He received $130,000 in severance for his six months as chief of staff for Alison Redford.

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Incoming Calgary mayor Jyoti Gondek has appointed Stephen Carter, formerly Premier Alison Redford’s chief of staff and Naheed Nenshi campaign manager, as her own chief of staff.

Carter masterminded Gondek’s campaign and saw her come from well back in early election polls to an eventual easy victory over rival Jeromy Farkas.

Carter in February also threatened to sue the Western Standard when it published a story about a former Calgary city councillor filing an official complaint with Alberta’s Chief Electoral Officer alleging Gondek used third-party funds to pay for a city-wide brochure mail-drop.

Almost immediately after publishing, Carter threatened Western Standard News Editor Dave Naylor with a lawsuit. He tweeted:

“That was quick: Ok. You will be getting a letter from our lawyer shortly. Straight to Jono? Does he defend you as well?”

We told Carter that any further correspondence should be directed to our lawyers. 

He then took to Twitter to brag about his impending lawsuit to shut the Western Standard up. 

Carter never followed through on his threats.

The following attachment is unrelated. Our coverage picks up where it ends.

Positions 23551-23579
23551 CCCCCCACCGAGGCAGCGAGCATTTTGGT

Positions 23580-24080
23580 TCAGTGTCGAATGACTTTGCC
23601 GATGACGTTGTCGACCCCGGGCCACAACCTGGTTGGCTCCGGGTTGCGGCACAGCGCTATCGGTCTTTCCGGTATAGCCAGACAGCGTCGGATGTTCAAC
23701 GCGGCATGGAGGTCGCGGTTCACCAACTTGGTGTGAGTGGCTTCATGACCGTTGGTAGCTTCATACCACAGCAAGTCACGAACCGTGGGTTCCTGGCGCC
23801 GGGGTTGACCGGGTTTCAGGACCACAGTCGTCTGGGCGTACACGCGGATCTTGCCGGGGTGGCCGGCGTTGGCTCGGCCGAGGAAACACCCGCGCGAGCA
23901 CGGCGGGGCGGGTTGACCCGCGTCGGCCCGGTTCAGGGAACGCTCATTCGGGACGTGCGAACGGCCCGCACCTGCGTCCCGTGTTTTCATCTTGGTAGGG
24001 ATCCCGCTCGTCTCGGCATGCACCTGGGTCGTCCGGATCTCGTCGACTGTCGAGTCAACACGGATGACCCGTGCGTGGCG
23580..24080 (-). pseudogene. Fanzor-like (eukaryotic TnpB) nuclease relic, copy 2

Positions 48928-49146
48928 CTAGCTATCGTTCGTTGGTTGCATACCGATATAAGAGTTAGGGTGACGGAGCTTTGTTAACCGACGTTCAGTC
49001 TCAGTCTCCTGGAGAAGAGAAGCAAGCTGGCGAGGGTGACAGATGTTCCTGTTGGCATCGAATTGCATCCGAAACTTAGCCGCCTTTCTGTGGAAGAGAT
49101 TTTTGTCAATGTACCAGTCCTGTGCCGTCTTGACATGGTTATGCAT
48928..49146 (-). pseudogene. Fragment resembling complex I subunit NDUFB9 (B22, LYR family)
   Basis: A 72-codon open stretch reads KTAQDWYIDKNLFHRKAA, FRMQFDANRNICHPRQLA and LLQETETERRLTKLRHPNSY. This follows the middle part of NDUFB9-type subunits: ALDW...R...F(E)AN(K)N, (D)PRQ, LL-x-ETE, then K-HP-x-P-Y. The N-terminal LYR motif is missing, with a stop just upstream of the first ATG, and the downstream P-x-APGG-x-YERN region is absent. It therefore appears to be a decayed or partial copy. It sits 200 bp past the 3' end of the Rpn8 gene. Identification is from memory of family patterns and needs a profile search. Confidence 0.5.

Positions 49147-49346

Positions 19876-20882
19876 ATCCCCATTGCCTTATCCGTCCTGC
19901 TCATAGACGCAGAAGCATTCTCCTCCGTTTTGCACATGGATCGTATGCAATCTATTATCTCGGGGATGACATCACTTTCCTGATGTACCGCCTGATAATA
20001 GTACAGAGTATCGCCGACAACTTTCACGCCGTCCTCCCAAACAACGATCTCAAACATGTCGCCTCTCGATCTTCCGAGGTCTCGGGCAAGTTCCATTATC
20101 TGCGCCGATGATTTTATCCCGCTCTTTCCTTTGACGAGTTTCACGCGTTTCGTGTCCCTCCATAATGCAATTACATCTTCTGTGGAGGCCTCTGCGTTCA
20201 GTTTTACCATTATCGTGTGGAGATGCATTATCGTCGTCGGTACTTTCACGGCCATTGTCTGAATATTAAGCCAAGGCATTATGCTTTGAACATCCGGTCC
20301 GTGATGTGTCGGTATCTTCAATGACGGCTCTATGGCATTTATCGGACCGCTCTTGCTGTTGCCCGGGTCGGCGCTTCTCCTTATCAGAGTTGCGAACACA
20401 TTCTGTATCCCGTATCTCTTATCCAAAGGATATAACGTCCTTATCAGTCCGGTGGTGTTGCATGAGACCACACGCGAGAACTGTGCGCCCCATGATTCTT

Carter was once famously referred to as “Chief of Stiff” by the Calgary Sun after he become embroiled in a scandal where he didn’t pay his bills.

The Sun reported a company owned by Carter, Carter McRae Events, “owes more than $600,000, most of it to the University of Calgary, and hasn’t coughed up a cent in court-ordered judgments.”

He resigned from Redford’s staff and received $130,000 in severance for his six months work.

Stephen Carter (photo credit: Calgary Sun)

“If that’s the full amount, that’s still pretty eye-popping,” said Wildrose Leader Danielle Smith at the time.

“A six-figure severance for six months worth of work? An employee who voluntarily leaves should not get severance at all. This certainly doesn’t happen in the private sector.”

Carter, who had been Redford’s strategist in the 2011 Tory leadership race, became her chief of staff when she took office in October of that year.

He was also the mastermind behind Nenshi’s unexpected election victory 11 years ago.

Gondek also announced Amie Blanchette as deputy chief of staff, Catherine Seymour as operations manager and Allison Bates as communications advisor.